The mental health of children and youth has been increasingly affected since the onset of the pandemic, a situation that has worsened with dozens of shootings and attempted shootings in U.S. schools, which is why in October 2021 the American Academy of Pediatrics declared mental illness in this population group a national emergency.
In the wake of recent shootings and massacres, experts gathered at a conference organized by Ethnic Media Services to discuss the mental health challenges faced by children and youth, as well as alternatives and ways to help those suffering from these problems.
Beth Jarosz, U.S. program director and deputy director of Kids Data, spoke about the significance of rising suicide rates in the United States, particularly in the state of Florida.
He commented that the suicide figures for young people between the ages of 15 and 19 in 2020 increased by 60 percent compared to 2007, while the suicide rate for children between the ages of 10 and 14 is triple what it was in that same year.
He also pointed out that high-risk groups are those belonging to indigenous communities, those with childhood adversities, the LGBTQ+ community, the homeless or those who have been adopted, and those who have suffered bullying.
He also noted that 1 in 6 young people have diagnoses of attention deficit disorder, attention deficit hyperactivity disorder, anxiety, behavioral problems and depression. However, only half of these have received treatment or counseling.
Eddy Molin, nurse manager at Jackson Health System based in Miami, Florida, commented that in the last two months there has been an increase in hospital admissions of children with anxiety or disruptive behaviors, which he believes are related to the shootings that have occurred.
He also pointed out that "social networks have a very powerful capacity to determine how people think".
In view of this, he pointed out the importance of observing the behaviors of young people and identifying behaviors such as abandonment of usual activities, isolation and hallucinations, among others. Reasons to act immediately and seek help.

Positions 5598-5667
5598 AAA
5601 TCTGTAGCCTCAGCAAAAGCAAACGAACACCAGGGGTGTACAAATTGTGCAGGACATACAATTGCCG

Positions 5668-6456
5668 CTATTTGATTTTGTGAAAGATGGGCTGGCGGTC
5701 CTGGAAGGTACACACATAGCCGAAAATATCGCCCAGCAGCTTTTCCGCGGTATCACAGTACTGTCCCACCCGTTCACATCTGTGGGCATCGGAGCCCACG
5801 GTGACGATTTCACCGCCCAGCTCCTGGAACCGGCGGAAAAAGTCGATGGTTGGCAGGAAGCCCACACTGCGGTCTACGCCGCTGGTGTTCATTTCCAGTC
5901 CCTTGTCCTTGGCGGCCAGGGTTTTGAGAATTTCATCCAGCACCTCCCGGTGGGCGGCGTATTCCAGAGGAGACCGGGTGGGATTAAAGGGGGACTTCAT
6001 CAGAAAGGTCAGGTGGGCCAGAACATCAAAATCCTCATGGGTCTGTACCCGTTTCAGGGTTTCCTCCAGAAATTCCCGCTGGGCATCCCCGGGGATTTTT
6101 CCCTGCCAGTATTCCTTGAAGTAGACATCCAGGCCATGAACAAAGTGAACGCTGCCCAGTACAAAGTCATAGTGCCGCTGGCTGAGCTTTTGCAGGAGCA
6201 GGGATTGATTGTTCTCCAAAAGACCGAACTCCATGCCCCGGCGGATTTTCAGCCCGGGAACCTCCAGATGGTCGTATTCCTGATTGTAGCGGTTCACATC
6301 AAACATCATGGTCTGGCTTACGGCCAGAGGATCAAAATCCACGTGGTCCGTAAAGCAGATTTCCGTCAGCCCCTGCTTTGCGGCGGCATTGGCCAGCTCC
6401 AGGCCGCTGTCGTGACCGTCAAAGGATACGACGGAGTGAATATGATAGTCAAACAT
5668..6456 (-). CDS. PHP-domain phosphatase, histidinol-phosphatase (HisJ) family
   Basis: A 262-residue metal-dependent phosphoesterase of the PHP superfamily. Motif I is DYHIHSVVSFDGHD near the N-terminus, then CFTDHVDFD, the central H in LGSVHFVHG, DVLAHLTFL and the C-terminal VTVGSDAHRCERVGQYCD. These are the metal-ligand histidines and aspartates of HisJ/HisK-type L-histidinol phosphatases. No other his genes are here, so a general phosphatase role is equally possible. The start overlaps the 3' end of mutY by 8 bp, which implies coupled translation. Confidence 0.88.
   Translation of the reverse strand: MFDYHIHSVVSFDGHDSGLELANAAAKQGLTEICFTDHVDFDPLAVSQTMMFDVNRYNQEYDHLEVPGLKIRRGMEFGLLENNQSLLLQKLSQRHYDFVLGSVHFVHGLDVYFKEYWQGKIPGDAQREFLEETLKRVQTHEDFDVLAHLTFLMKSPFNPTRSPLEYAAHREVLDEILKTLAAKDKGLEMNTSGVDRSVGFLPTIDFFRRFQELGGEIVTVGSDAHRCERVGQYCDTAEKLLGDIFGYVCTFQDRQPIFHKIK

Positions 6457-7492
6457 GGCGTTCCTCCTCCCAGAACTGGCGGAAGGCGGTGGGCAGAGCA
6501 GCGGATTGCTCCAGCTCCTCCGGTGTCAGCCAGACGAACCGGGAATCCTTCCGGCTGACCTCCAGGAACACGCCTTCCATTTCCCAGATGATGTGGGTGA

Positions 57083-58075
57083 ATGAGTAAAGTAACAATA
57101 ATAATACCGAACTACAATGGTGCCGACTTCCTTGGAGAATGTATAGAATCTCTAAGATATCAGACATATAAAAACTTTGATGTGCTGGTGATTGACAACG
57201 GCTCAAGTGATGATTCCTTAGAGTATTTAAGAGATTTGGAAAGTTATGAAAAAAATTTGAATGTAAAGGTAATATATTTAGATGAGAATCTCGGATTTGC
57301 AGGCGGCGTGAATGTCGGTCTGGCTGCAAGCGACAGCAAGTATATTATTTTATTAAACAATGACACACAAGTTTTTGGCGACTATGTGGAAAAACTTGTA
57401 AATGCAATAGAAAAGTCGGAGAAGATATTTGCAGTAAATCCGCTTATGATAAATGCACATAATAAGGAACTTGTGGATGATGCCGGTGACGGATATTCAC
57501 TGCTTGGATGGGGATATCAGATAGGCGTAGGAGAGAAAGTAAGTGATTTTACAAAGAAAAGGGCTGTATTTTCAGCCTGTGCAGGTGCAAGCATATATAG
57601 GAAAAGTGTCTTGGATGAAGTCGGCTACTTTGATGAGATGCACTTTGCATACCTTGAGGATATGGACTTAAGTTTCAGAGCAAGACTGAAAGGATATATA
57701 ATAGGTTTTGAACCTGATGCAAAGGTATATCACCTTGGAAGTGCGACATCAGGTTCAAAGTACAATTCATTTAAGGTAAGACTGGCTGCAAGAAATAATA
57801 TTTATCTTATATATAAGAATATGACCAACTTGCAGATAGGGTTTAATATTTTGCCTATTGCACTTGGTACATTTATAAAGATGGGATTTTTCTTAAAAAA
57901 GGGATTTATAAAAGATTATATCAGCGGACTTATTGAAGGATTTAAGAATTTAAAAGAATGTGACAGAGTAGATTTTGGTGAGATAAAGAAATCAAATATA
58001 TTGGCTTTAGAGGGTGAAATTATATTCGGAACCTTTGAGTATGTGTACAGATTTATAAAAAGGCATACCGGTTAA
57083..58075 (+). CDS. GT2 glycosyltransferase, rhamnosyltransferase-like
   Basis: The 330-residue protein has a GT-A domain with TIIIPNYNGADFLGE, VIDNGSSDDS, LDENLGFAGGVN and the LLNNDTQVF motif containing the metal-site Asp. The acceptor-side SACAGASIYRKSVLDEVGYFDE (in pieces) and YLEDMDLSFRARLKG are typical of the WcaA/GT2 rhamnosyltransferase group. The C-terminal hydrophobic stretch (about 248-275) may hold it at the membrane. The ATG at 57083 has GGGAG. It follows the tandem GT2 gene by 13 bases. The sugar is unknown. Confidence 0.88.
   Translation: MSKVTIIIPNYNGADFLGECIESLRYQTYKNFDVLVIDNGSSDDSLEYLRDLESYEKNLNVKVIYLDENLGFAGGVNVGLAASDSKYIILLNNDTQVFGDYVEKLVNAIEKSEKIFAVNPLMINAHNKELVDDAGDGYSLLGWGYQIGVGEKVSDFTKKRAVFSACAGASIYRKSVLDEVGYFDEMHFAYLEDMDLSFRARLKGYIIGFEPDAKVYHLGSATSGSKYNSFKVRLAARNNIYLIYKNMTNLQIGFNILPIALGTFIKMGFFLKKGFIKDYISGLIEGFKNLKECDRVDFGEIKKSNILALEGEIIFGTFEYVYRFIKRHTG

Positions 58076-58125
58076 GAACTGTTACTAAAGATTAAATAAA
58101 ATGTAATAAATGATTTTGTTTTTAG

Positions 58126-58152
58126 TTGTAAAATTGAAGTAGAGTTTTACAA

For her part, Estephania Plascencia, a student at Florida International University, shared her experience of the mental health problems she faced and pointed out the importance of parents being informed about these problems and how they can help their children in case they are in a similar situation.
Finally, she stressed the importance of people struggling with a mental health problem sharing their story to end the stigma surrounding them, as this allows others to recognize that they have them and seek help.
Joshua Ho, director of the Miami-Dade County Board of County Commissioners' Asian American program, shared the mental health issues his son faced, which he began to identify after observing different behavior in his son.
She also commented on the importance of seeking guidance and maintaining good communication with the children to know what they are going through.
Susan Racher, director of the National Alliance on Mental Illness in Miami-Dadesaid that one of the main objectives of this organization has been to make communities aware that mental health is a right, since there is a significant lack of information on the subject.
At the end of the meeting, it was commented that recovery can be achieved with a support system and understanding that it is not an easy road, that they are not alone.
You may be interested in: California announces more than $500 million to support people with mental illness and substance abuse